How Much Should You Exercise While Pregnant?

If you're pregnant, planning to get pregnant, or know someone who is either of those, you may wonder how much exercise is optimal during pregnancy. Luckily, there are some new guidelines for expectant mothers. And unlike their predecessors, these new guidelines have solid science behind them. 

Brock Armstrong
4-minute read
Episode #431
Photo of a pregnant woman stretching during her run

6 Recommendations for Pregnant Women

  1. All women without contraindication should be physically active throughout pregnancy.

  1. Pregnant women should accumulate at least 150 minutes of moderate-intensity physical activity each week to achieve clinically meaningful health benefits and reductions in pregnancy complications.

  1. Physical activity should be accumulated over a minimum of three days per week; however, being active every day is encouraged.

  1. Pregnant women should incorporate a variety of aerobic and resistance training activities to achieve greater benefits. Adding yoga and/or gentle stretching may also be beneficial.

  1. Pelvic floor muscle training (PFMT) may be performed on a daily basis to reduce the risk of urinary incontinence. Instruction on the proper technique is recommended to obtain optimal benefits.

  1. Pregnant women who experience light-headedness, nausea, or feel unwell when they exercise flat on their back should modify their exercise to avoid the supine position.

During the interview, we also discussed some common myths or misconceptions around exercise and pregnancy.

The Misconceptions of Pregnancy Exercise

Some women avoid exercise due to concerns for:

  • Health of herself or her baby

  • The possibility of miscarriage

  • The chance of causing a pre-term birth

  • Dangers of having a low-weight baby

None of these concerns turned out to be founded in science during Dr. Davenport's review and preparation of the guidelines.

Also unfounded is the idea that pregnant women should not exercise over a heart rate of 140 beats per minute. This idea, which was included in the previous set of guidelines, turns out not to be true. Moderate intensity is recommended, but Dr. Davenport was quick to point out that vigorous intensity is not fully understood so it is neither recommended nor fully discouraged at this time.

Dr. Davenport’s Quick and Dirty (Hypothetical) Exercise Plan

I put Margie on the spot and had her concoct a Quick and Dirty pregnancy workout plan for a fictional friend. This is what she came up with:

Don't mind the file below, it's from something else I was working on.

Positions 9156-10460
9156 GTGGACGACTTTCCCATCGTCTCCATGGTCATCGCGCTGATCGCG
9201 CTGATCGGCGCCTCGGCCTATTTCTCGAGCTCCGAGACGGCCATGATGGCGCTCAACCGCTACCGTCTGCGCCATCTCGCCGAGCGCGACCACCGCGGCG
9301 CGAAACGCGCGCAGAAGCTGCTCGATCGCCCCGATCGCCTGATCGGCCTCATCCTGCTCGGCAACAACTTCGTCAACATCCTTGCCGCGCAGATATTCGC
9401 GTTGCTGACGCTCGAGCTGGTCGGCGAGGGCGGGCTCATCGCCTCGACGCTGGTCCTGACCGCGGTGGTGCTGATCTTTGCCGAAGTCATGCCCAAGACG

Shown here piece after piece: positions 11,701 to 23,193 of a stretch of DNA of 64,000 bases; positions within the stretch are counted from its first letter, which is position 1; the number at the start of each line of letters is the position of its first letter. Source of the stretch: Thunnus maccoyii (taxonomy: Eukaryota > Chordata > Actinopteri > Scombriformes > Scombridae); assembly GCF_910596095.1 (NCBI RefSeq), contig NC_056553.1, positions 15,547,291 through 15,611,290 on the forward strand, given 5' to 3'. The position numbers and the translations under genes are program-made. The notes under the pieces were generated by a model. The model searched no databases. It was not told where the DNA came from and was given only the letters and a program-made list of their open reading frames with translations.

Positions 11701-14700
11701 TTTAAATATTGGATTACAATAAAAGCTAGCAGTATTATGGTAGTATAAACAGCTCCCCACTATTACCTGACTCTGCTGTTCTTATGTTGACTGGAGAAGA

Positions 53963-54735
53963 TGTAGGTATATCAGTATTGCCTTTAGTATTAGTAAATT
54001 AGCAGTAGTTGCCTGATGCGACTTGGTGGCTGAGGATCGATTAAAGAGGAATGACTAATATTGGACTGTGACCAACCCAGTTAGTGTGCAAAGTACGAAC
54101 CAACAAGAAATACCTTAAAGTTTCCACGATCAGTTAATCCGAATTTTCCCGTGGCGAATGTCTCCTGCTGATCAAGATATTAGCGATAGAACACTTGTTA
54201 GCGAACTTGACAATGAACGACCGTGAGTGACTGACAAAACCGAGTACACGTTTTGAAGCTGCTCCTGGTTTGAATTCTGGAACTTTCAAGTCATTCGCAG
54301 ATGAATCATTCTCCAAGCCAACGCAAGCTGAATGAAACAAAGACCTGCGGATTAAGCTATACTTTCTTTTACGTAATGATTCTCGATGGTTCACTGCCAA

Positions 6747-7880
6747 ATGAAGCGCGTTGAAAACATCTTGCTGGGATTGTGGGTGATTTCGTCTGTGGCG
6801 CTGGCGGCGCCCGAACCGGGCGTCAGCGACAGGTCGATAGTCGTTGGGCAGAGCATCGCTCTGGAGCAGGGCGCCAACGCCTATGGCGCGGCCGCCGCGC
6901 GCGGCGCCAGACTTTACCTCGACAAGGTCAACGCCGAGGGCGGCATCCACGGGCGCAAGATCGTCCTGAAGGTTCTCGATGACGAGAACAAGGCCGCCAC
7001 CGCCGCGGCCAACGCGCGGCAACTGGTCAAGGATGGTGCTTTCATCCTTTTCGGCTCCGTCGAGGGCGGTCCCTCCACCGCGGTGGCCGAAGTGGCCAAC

Moderate intensity aerobic exercise (walking, jogging, swimming, cycling) 5 days per week.

Whole body resistance training (body weight or with equipment) 2 days per week which would include the following:

Upper body

  • 2 x 10 reps overhead press (press ups)
  • 2 x 10 reps dips
  • 2 x 10 reps upright row

Lower Body

  • 2 x 15 reps bodyweight squats
  • 2 x 10 reps (each leg) lunges
  • 2 x 15 reps calf raises

Always listen to your body. If it doesn’t feel right, change the exercise.

Dr. Davenport included that is may be important to use some support during the workout since it is not uncommon to feel off balance while pregnant. And always listen to your body. If it doesn’t feel right, change the exercise.

Safety Precautions

  • Avoid activities that have a high risk of falling or trauma to the abdomen.

  • Avoid scuba diving (due to increased pressure).

  • Avoid exercise at altitude (especially if you were born and live in a low altitude environment).

  • Avoid exercise in high heat.

If you want to find out more about Dr. Davenport and her work, here are some links:

For more pregnancy info, exercise tips, and to join the birthing conversation, head over to Facebook.com/GetFitGuy, twitter.com/getfitguy or BrockArmstrong.com.

Also don't forget to subscribe to the Get-Fit Guy podcast on Apple Podcasts, StitcherSpotify, Google Play or via RSS.


About the Author

Brock Armstrong

Brock Armstrong is a certified AFLCA Group Fitness Leader with a designation in Portable Equipment, NCCP and CAC Triathlon Coach, and a TnT certified run coach. He is also on the board of advisors for the Primal Health Coach Institute and a guest faculty member of the Human Potential Institute. Do you have a fitness question? Leave a message on the Get-Fit Guy listener line. Your question could be featured on the show. 

The Quick and Dirty Tips Privacy Notice has been updated to explain how we use cookies, which you accept by continuing to use this website. To withdraw your consent, see Your Choices.